As of today, it has been only 3 months since I've held a shinai for the first time in my life and I've already participated in one of the biggest kendo camps in Pori, Finland. Still being very new to the bogu, I was feeling nervous about going. Later on, thanks to the encouragement from my fellow club members, I decided to delete that negative voice in my mind and go anyway as I refuse to let fear prevent me from making changes in my life.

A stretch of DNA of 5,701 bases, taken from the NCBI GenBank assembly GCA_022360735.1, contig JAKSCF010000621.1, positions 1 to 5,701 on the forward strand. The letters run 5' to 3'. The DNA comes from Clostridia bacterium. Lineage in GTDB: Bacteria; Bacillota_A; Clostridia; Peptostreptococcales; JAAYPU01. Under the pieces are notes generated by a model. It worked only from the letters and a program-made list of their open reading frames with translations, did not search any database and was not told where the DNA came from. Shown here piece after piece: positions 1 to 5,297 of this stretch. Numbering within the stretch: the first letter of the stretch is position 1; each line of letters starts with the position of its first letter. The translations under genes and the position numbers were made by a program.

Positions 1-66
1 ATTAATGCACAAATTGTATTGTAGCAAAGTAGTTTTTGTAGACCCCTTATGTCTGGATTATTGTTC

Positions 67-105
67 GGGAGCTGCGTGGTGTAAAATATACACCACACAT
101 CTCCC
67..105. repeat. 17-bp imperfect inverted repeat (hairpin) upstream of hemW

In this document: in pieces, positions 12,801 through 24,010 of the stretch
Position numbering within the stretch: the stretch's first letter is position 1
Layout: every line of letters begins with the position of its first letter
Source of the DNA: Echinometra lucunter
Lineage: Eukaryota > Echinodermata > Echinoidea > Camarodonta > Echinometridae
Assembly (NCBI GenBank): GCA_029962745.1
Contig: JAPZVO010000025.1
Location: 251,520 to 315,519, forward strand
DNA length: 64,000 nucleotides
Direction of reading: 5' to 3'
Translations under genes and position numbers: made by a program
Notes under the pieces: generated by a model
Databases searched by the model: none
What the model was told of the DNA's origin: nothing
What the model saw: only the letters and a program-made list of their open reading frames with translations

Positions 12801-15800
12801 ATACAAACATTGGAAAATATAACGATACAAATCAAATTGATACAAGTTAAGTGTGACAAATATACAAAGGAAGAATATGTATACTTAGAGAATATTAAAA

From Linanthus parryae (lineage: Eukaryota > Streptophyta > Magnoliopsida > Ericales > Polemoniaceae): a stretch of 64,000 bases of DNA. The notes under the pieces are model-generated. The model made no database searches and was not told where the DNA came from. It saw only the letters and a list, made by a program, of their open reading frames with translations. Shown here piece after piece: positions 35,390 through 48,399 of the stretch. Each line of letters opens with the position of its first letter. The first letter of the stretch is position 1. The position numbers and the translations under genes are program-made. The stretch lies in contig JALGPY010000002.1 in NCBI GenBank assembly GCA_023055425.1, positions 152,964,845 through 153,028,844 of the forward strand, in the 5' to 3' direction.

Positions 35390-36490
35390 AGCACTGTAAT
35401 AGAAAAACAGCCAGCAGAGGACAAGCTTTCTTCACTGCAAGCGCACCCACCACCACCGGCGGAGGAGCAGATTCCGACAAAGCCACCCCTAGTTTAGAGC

During these four days, I got more comfortable with the added weight on my body, got a chance to relearn the basic strikes and even summoned up the courage to line up for the main sensei (more than once!). Whenever that negative voice tried to speak, I took a look around me at the other hundred kenshi and finally found a way to silence it for good. Most people won't spend their weekend waking up at ungodly hours to sweat and get blisters on purpose. This is the very reason why people who do kendo are special. Each person is aiming to better themselves and by doing so, they also help the others to achieve their goals. This selfless act of teaching provides a very nice environment for long-lasting friendships. The walls of the dojos witness more than the motivated kiai of the students; they also contain many heartwarming stories, inside jokes and sometimes tears...and in the end, it is all worth it.